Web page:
Board Of Education Votes Unanimously To Fire 6 Oklahoma City Public Schools Teachers For Refusing To Wear Masks

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Oklahoma City Public Schools will require face masks beginning MondayOklahoma City Public Schools will require face masks for all students, teachers and staff, confronting a state law that prohibits mandates in schools.Addison Kliewer, Oklahoman

Six teachers who refused to wear masks have been fired from Oklahoma City Public Schools. 

The district Board of Education voted to terminate their employment after hearing testimony and asking questions during a hearing Wednesday evening. 

The board voted unanimously after hearing hours of testimony. The six board members present deliberated for almost two hours in executive session.

A group of supporters chanted "shame on you" after the board finalized its decision.

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Which Oklahoma City teachers were fired for not wearing masks?

Five of the teachers — Jesse Paxton, James Taylor, Grace Trick, Nelson Trick II and Jason Widener — were tenured educators.  

Paxton, Taylor and Widener all taught at Roosevelt Middle School. Grace and Nelson Trick, who are husband and wife, worked at Webster Middle School. 

A.B. “Branch” Hague was a certified educator at Capitol Hill Middle School in his first year of teaching. He had not yet reached tenured status, meaning the standard of cause to fire him is lower than that of tenured teachers. 

Superintendent Sean McDaniel recommended all six teachers be fired. He said the five who had tenure meet the threshold for termination because of willful neglect of duty and moral turpitude. 

All had refused to comply with a district requirement that students and staff wear masks to mitigate the spread of COVID-19.  

Students have the option to opt out of mask wearing for medical, religious or strong personal reasons.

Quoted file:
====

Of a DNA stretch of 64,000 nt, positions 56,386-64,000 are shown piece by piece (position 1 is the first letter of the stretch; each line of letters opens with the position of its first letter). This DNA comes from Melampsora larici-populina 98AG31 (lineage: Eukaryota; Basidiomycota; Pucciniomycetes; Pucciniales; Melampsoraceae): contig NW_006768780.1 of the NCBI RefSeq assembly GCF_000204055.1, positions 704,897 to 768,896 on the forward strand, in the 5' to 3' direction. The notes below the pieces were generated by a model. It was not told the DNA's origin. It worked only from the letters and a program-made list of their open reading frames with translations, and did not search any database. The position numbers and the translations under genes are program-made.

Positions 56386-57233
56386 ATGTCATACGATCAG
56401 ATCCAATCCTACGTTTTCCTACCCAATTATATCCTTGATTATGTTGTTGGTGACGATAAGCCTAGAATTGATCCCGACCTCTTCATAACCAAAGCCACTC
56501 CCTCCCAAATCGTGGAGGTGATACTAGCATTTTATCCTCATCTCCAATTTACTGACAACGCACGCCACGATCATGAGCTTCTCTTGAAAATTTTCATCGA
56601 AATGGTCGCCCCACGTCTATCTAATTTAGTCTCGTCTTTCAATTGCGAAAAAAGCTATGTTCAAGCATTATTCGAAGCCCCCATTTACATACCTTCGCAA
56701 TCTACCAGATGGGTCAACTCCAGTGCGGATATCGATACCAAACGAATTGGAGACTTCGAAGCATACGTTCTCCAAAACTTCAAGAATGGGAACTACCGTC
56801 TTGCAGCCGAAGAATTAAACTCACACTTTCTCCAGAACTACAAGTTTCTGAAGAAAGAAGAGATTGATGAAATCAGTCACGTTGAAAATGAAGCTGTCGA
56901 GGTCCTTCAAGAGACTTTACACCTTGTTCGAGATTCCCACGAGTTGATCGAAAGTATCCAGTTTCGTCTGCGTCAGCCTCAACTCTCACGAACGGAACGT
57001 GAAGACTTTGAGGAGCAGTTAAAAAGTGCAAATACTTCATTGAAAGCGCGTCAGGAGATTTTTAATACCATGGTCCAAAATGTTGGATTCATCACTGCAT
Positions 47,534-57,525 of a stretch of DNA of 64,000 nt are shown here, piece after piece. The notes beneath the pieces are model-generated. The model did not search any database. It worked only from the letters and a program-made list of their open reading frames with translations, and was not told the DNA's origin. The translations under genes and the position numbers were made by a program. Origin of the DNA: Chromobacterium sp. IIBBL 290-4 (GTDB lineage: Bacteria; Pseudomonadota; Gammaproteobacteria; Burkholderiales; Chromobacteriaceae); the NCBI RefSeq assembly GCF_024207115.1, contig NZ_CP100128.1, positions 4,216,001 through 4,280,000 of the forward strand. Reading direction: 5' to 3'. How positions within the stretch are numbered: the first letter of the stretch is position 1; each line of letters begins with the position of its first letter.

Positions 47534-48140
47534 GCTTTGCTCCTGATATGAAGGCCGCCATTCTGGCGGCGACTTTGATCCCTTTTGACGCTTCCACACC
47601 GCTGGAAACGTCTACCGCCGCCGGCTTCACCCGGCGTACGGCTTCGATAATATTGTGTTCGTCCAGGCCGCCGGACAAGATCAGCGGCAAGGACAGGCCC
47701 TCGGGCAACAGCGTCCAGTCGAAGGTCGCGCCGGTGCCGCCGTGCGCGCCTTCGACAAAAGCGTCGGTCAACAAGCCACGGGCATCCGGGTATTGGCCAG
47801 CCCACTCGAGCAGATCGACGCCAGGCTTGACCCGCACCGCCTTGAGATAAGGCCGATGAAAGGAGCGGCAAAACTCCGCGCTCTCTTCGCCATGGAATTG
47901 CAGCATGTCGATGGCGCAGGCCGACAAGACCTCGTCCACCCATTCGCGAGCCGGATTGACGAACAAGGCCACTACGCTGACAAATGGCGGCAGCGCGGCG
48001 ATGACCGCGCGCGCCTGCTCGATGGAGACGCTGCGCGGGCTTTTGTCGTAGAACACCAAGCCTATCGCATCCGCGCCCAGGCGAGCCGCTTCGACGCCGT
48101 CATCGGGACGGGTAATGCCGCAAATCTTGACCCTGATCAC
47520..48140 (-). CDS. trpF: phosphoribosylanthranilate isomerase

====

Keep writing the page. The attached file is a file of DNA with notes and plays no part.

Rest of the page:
But, employees are only allowed a medical exemption. Each of the six teachers had requested exemptions for personal reasons and never requested a religious or medical accommodation. 

Each of these teachers “plain outright refused to wear a mask, repeatedly, constantly,” said Jessica Sherrill, the district’s general counsel. 

“Today while 4,878 Oklahoma City public school employees came to work and wore a mask and put students first, the six teachers here tonight decided to opt out of that obligation for our students and instead continued to put themselves first,” Sherrill said. 

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The five tenured teachers filed a lawsuit against Oklahoma City schools and McDaniel on Sept. 2.  

They asked that a judge deem the district’s mask policy unlawful, unenforceable and a violation of their rights. The plaintiffs also requested the district reinstate them and wipe their disciplinary records clean. The case is still pending in Oklahoma County District Court. 

The teachers will amend their lawsuit to include wrongful termination, said their attorney, Blake Sonne, the general counsel of Professional Oklahoma Educators. 

When given the opportunity to speak or issue written statements, the teachers said they viewed the mask mandate as an illegal decision by the district, one they didn’t want to participate in. 

“For me this has never been about the masks,” Taylor said. “This has always been about the rule of law.” 

Are school mask mandates illegal in Oklahoma?

Senate Bill 658, which took effect this year, prohibits public school boards from implementing mask mandates unless the governor issues a state of emergency for their district’s locality. Gov. Kevin Stitt has repeatedly said he will not give another emergency order for the COVID-19 pandemic. 

Oklahoma City schools was the second school system to confront SB 658 and have its superintendent issue a mask requirement, following the Oklahoma City charter district Santa Fe South Schools

After a group of parents and the Oklahoma State Medical Association sued to overturn SB 658, Oklahoma County District Judge Natalie Mai issued a temporary court order Sept. 1 allowing school districts to require masks as long as students have the option to opt out. Mai's decision has been appealed to the state Supreme Court.